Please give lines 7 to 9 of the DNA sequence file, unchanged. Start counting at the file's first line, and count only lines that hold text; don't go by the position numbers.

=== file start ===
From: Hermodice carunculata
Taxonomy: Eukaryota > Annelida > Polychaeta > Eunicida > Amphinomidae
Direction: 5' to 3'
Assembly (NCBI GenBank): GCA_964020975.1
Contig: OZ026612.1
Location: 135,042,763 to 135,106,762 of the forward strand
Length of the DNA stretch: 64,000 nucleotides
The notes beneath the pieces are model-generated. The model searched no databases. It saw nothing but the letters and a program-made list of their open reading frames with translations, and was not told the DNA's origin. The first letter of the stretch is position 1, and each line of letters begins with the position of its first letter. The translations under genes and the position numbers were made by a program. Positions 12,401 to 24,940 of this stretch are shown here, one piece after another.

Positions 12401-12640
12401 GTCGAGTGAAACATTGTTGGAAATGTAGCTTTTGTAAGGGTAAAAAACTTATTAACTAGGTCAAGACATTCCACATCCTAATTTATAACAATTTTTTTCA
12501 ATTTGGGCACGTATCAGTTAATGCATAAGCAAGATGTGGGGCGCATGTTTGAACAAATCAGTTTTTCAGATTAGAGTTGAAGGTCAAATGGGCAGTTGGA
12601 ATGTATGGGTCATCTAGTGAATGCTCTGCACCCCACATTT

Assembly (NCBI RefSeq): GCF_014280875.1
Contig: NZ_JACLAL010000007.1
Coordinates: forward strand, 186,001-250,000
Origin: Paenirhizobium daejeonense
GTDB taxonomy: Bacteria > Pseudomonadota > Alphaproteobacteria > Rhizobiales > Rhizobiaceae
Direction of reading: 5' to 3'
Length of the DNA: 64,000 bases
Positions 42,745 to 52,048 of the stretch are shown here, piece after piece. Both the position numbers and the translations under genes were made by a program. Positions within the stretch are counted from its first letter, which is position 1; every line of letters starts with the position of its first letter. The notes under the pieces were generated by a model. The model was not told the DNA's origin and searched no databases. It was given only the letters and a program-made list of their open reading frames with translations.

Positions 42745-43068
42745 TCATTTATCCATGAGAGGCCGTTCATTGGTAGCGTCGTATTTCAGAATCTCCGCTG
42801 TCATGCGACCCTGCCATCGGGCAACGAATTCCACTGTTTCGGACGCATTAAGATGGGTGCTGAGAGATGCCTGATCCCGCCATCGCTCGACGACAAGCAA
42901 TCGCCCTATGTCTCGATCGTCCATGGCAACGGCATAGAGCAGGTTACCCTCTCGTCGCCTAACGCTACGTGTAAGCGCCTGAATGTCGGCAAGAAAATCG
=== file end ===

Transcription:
Length of the DNA stretch: 64,000 nucleotides
The notes beneath the pieces are model-generated. The model searched no databases. It saw nothing but the letters and a program-made list of their open reading frames with translations, and was not told the DNA's origin. The first letter of the stretch is position 1, and each line of letters begins with the position of its first letter. The translations under genes and the position numbers were made by a program. Positions 12,401 to 24,940 of this stretch are shown here, one piece after another.

Positions 12401-12640